ML models have several advantages in dealing with data, processing, and analysis. First, ML can manage a diverse and vast number of inputs where the model's designer has little burden, particularly DL models, to select a minimal number of appropriate input variables. Secondly, the ML technique can accept dozens of potential input variables and choose the right components (or features) for prediction without respect to co-linearity problems. Third, ML algorithms are frequently capable of handling a wide range of theoretical and accurate data. This feature is particularly useful in the energy industry since it can combine text from articles or publications with time-series data to enhance projections. Fourth, ML models can also uncover complicated linkages and investigate various topologies for potential links across input and output data. Bayesian Model Averaging (BMA) methods make it possible to run a model with a specific data set in the space of classical models. Yet, this latter technique needs the modeler to specify each model's structure while ML models do not need a predefined structure. Fifth, they surpassed linear correlations to discover complicated, non-linear, and high-dimensional interactions among many input factors and intended outputs. Sixth, ML models are less sensitive to data quality. Traditional economic models have long been grappled with data scarcity difficulties (e.g., data sets that include outliers). Some methods (for example, Fuzzy and GNN models) were successfully developed within the ML field to provide the system with less worthy input. For instance, Alobaidi et al. (2018) provided guidance on ensemble models' capacity to deliver enhanced forecast performance with limited inputs. Seventh, ML models can function with little data pre-processing. Seasonal fluctuations, structure break, regime shifting, unit-root, and heteroskedasticity are all recognized properties of energy time-series data that should be tackled prior to implementing the econometric model. ML models do not require extensive data pre-processing since they may incorporate extra data features. Naturally, when features are customized to the demands of each projection via suitable ratios or kernel tweaks, ML algorithm performance would improve. In a nutshell, most ML approaches include advanced features to collect critical traits for the eventual prediction models.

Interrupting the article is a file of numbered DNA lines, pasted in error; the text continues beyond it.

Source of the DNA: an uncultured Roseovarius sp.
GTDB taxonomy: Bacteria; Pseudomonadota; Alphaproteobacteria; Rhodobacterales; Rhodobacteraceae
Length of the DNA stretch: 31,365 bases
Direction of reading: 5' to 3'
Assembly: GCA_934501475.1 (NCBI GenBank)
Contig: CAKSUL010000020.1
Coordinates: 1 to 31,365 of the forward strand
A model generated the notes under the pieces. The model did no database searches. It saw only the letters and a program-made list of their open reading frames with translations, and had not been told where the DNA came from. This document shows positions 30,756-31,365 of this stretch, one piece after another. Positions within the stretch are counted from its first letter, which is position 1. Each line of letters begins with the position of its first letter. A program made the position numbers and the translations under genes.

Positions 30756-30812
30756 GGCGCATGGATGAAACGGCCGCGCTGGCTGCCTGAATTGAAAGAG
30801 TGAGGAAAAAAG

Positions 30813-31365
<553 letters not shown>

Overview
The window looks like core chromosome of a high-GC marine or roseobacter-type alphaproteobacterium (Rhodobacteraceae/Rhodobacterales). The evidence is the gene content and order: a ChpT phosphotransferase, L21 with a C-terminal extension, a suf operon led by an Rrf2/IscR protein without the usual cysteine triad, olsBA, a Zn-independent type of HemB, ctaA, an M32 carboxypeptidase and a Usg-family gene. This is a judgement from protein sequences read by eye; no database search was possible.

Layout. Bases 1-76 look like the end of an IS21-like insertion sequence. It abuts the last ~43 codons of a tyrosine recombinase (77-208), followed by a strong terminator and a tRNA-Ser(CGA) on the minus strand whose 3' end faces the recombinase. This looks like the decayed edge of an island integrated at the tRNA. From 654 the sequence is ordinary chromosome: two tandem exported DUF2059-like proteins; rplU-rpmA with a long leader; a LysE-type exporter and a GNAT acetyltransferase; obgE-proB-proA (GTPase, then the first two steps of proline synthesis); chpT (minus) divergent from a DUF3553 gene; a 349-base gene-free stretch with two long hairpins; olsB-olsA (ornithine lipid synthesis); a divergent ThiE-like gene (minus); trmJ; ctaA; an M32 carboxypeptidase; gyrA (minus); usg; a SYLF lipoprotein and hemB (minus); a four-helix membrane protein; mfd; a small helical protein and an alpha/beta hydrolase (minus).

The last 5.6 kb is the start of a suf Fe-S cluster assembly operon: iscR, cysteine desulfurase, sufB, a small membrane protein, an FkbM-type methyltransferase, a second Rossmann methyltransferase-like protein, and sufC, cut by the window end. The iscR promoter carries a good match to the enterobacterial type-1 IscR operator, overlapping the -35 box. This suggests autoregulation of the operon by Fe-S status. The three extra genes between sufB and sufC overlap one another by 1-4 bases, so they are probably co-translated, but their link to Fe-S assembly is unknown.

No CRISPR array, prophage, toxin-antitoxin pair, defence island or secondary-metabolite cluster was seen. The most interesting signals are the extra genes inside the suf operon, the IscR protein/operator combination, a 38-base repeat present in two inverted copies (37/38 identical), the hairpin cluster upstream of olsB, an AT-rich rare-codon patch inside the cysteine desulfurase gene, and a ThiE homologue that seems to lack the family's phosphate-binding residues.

Moreover, ML’s primary focus is related to forecasting market values. Many non-economic ML experts fail to recognize the core ML difference related to traded assets and physical events predictions. Predicting the temperature does not affect climate behavior, yet predicting crude oil and equity prices could immediately impact current prices and stimulate trade activities. In this regard, each ML algorithm that attempts to forecast prices using other algorithms creates an externality. Each effective forecasting model makes the following algorithm more difficult and increases the chances of re-using underused approaches. A broad ML research topic is theory-driven which combines both theory and technique. For example, Gu et al. (2020) investigated several methods and discovered their superiority to depict commodity price changes, especially risk premia evaluation. The recent advances in Deep Learning approaches effectively transform the whole ML domain. Due to the multi-layer structure, DL techniques allow the algorithms to handle a substantially greater proportion of inputs in a very consistent manner without necessitating any prior feature specification. On the opposing hand, ML approaches often require a high volume of input data that requires additional effort and time.